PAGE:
I am using ubuntu and gcc and g++ were working fine but today it showed:

cannot find -lm
cannot find -lc

I searched and found it has something to do with /usr/bin/ld. which is symlink (i hope) to lbd.bdf. I pasted that file in the directory from ubuntu of some friends pc. It didn't work.

I found that -lc means include static library libc.a.
similarly for -lm

I found them in my i386-linux-folders (name was something different).

I tried code blocks but same errors.

  • 1
    what is your g++ command line? – KevinDTimm Sep 2 '11 at 13:25
  • Do a reinstall of development packages (e.g. aptitude remove build-essential; reboot; aptitude install build-essential) – osgx Sep 2 '11 at 13:26
  • @KevinDTimm g++ -o output_fileName cpp_fileName – Ashish Negi Sep 2 '11 at 13:53

make sure that your libpath (in g++) points to the directory(ies) that libm.a and libc.a are located in (use the -L option)

  • How to view current libpath of my g++? – osgx Sep 2 '11 at 13:25
  • @KevinDTimm I never did that before and it worked fine... Now what is the need ? always did g++ -o output_fileName cpp_fileName. Worked fine. – Ashish Negi Sep 2 '11 at 13:55
  • Your LIBRARY_PATH is fouled up (see linux.die.net/man/1/gcc, search for LIBRARY_PATH) – KevinDTimm Sep 2 '11 at 14:11
  • If liba and libm are not in the default location then there is a bigger problem. Setting -L is unlikely to help. – Martin York Sep 2 '11 at 15:51
  • OP has lost interest...... – KevinDTimm Sep 2 '11 at 15:57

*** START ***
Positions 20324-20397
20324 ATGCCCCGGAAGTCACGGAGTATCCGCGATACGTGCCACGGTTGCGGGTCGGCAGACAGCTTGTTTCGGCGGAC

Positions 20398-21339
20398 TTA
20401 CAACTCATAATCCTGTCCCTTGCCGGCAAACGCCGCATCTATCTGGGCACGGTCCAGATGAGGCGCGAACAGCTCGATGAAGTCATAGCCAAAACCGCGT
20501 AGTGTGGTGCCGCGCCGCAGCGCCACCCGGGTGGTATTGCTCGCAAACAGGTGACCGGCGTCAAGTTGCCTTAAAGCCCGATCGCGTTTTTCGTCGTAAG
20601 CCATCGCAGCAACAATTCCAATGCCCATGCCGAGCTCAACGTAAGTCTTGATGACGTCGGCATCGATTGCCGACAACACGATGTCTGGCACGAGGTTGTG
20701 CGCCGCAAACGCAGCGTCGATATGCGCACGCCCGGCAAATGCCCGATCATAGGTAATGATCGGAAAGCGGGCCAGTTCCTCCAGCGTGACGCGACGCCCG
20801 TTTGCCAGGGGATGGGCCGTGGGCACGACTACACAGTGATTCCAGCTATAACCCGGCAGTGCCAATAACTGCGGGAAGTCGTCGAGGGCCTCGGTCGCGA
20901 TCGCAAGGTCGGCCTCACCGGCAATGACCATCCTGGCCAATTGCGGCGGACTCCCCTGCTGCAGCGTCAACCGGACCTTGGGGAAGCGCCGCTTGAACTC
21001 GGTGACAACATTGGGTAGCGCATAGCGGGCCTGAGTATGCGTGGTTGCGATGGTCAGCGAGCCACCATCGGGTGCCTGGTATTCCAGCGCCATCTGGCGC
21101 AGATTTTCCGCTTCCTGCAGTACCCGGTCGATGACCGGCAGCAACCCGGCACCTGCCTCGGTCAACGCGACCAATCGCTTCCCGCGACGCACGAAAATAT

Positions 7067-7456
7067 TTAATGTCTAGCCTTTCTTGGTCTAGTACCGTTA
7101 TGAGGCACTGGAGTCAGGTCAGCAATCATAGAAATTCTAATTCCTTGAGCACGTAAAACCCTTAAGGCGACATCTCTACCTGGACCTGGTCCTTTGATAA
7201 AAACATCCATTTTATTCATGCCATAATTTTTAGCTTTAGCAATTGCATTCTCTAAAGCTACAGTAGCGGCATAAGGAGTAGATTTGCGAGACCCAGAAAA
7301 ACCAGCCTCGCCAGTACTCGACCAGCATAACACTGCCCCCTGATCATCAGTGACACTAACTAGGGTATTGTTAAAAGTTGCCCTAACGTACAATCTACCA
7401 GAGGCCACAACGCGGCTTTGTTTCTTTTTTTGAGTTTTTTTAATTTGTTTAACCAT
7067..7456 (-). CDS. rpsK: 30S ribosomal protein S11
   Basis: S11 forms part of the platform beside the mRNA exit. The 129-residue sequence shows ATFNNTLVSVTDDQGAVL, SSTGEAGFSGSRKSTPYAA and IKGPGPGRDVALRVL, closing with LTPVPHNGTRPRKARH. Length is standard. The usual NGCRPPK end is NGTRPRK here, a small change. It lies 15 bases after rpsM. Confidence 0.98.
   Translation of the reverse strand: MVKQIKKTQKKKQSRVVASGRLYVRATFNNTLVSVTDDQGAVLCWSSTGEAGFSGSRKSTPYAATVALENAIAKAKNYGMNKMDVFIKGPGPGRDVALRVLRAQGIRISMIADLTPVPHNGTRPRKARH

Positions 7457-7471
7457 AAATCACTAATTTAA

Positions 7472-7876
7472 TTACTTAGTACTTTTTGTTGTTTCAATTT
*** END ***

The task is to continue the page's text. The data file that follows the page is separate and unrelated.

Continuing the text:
the compiler cannot find static glibc, you might have installed only shared libraries

yum install glibc-static

  • 1
    This should be the accepted answer. – James Pack Dec 12 '17 at 14:59

ld is the GNU linker.

man ld ld combines a number of object and archive files, relocates their data and ties up symbol references. Usually the last step in compiling a program is to run ld.

It is uses to link your program with the C library and the C math library. You need to make sure that libc6-dev is installed:

foo@bar: $ dpkg -s libc6-dev

Or more generic, ensure build-essential, which depends on a handful of essential C packages.

foo@bar: $ dpkg -s build-essential
  • note that the OP has no concept of ld. When you talk only about ld the onus is on you to explain to him how these (g++ and ld) are related. – KevinDTimm Sep 2 '11 at 13:33
  • Your commands showed status: install ok installed – Ashish Negi Sep 2 '11 at 16:40
  • @KevinDTimm: Same for libpath, eh? Well, I don't know how much of programming and *nix the OP understands already, but if you get a basic book on C++, it usually exaplains the concepts behind compilation (basically preprocessing, compiling, linking). I think if you read such book, then reading ld is the linker, than it will already be of help. – Sebastian Mach Sep 3 '11 at 6:33

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